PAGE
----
Coronavirus Death Toll In Italy Surges By 793 In One Day
The coronavirus outbreak has led to staggering caseloads in Italy as countries around the world tighten restrictions on free movement.
The COVID-19 pandemic has taken an increasingly bleak toll in the U.S. and Europe, producing staggering caseloads in New York and Italy and setting off a desperate scramble to set up thousands of additional hospital beds at convention centres and college campuses.
Italy, at the heart of western Europe's rampaging outbreak, announced 793 new deaths and 6557 new cases.
More than 60 per cent of the latest deaths occurred in the northern region of Lombardy, where hospitals have been reeling, intensive care beds hard to find and respirators in short supply.
Italy has recorded a total of 53,578 cases overall, and the new increases come nearly two weeks into a country-wide lockdown.
In New York, Governor Andrew Cuomo said state officials were scouring the globe for desperately needed medical supplies as confirmed coronavirus cases soared above 10,000 statewide.
The state is reviewing four possible locations for temporary hospitals, which would be operated by the Army Corps of Engineers.
The governor also said one million N-95 masks are being sent to New York City, with another 500,000 masks going to Long Island.
He is also trying to find a supplier for more gowns, and clothing companies are converting to make masks.
New York has had about 10,400 coronavirus cases and about 1600 people hospitalised.
Spread of the rapidly advancing virus has strained health care systems across the globe, and three US states with a combined population of 70 million are moving to restrict residents to their homes to prevent its spread.
California started restricting residents on Friday, and New York and Illinois were to follow this weekend. Connecticut and Oregon were preparing to do the same.
Almost a week into tight restrictions on free movement and the closure of most shops in Spain, police intensified their efforts to enforce confinement rules with fines and extra patrols to stop city-dwellers with second homes in the country from leaving town for the weekend.
Spain now has the third-highest number of infections worldwide. On Saturday it reported almost 5000 new cases in the past day, bringing the total to nearly 25,000. The death toll rose to 1326, up from 1002 on Friday.
As hospitals and nursing homes buckle under the burden of the virus outbreak, Spanish health authorities have acknowledged that some intensive care units in the hardest-hit areas are close to their limit, and warned that they expect infections to continue to rise before measures to reverse the trend have an effect.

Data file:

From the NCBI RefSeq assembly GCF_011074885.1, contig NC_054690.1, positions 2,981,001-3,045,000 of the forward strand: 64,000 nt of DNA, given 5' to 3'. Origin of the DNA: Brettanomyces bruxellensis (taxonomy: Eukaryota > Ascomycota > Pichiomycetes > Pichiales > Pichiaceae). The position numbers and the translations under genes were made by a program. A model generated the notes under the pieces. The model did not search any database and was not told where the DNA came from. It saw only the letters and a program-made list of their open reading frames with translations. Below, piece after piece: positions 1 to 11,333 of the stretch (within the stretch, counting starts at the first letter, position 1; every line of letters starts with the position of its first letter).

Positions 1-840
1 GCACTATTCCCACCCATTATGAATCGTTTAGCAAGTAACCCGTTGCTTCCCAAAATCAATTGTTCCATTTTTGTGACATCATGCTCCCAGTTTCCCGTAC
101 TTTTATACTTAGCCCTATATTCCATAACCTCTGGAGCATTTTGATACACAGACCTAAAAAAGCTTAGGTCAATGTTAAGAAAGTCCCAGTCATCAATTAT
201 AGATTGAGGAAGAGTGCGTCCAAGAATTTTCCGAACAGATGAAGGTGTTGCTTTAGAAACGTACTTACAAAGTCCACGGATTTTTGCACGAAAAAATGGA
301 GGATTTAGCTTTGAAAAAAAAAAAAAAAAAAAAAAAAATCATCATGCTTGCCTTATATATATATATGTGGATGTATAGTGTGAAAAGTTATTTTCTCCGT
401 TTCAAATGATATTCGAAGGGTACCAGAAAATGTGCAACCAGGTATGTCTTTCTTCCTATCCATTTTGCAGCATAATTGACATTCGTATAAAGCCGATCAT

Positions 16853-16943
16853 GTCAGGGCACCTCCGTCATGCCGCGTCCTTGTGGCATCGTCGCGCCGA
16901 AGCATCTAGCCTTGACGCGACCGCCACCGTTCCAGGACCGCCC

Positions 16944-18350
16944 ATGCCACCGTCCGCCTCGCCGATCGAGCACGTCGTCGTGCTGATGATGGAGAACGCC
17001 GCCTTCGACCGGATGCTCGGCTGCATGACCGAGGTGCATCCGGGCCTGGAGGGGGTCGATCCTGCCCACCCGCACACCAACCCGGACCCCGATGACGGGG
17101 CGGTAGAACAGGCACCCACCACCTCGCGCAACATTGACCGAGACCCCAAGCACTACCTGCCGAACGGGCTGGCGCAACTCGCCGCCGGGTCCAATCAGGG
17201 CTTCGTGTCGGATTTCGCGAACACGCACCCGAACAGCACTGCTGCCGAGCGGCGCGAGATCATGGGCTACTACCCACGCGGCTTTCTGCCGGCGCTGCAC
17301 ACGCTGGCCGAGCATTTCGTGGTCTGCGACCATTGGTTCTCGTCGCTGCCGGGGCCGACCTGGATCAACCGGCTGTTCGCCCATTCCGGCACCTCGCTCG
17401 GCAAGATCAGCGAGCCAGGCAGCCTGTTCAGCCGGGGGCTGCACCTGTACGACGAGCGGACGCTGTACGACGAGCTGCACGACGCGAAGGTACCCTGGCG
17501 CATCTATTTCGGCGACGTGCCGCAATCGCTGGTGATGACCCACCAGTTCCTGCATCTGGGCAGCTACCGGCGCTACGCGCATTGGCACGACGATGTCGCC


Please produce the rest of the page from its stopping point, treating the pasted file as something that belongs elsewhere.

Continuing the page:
The army was building a field hospital with 5500 beds in a convention centre in Madrid, where hotels are also being turned into wards for virus patients without serious breathing problems.
Dr Olga Meridiano, who treated victims of a 2004 jihadist bomb attack in Madrid that killed nearly 200 people and wounded many times more, said nothing prepared her for the health tragedy that Spain is now enduring.
"I have been through many situations," she said from the central city of Guadalajara, where she works in a public hospital.
But nothing is like this.
"If we keep seeing daily increases of 23 per cent, this cannot be withstood much longer," Meridiano said.
"We are doubling up on our shifts. We have strategies to hang in there this week, but beyond that we need the situation to improve because we professionals are bearing a lot of pressure, including emotional."
In Germany's southern state of Bavaria, town squares were empty. Pigeons outnumbered people in London's usually bustling Trafalgar Square and Leicester Square a day after the British government ordered the closure of all bars, restaurants, movie theatres and other places where people congregate.
But shoppers still flocked to street markets in both countries, in a sign that restrictions were being interpreted in a patchwork fashion.
The number of confirmed cases of COVID-19 recorded across the African continent rose above 1000 on Saturday, according to the Africa Centers for Disease Control and Prevention.
At least 40 of Africa's 54 countries now have cases.
Almost 287,000 cases have been confirmed globally, including more than 11,900 deaths, according to a running tally by Johns Hopkins University. Nearly 89,000 people have recovered.
Officials in many countries are desperate to prevent -- or at least limit -- a repeat of what has happened in China and southern Europe.
The coronavirus outbreak overwhelmed medical services in the central Chinese city of Wuhan earlier this year and now is pushing them to the limit in Italy, Spain and France.
China reported on Saturday that its mainland had no new home-grown cases of the disease for the third straight day, but 41 imported ones in the previous 24-hour period.
Restrictions on movement are being eased gradually in China as it tries to restart the economy without bringing back the disease.
Officials in Wuhan are permitting supermarkets, convenience stores and some other retail businesses to reopen from 9am to 6pm if they are in areas with no confirmed or suspected cases.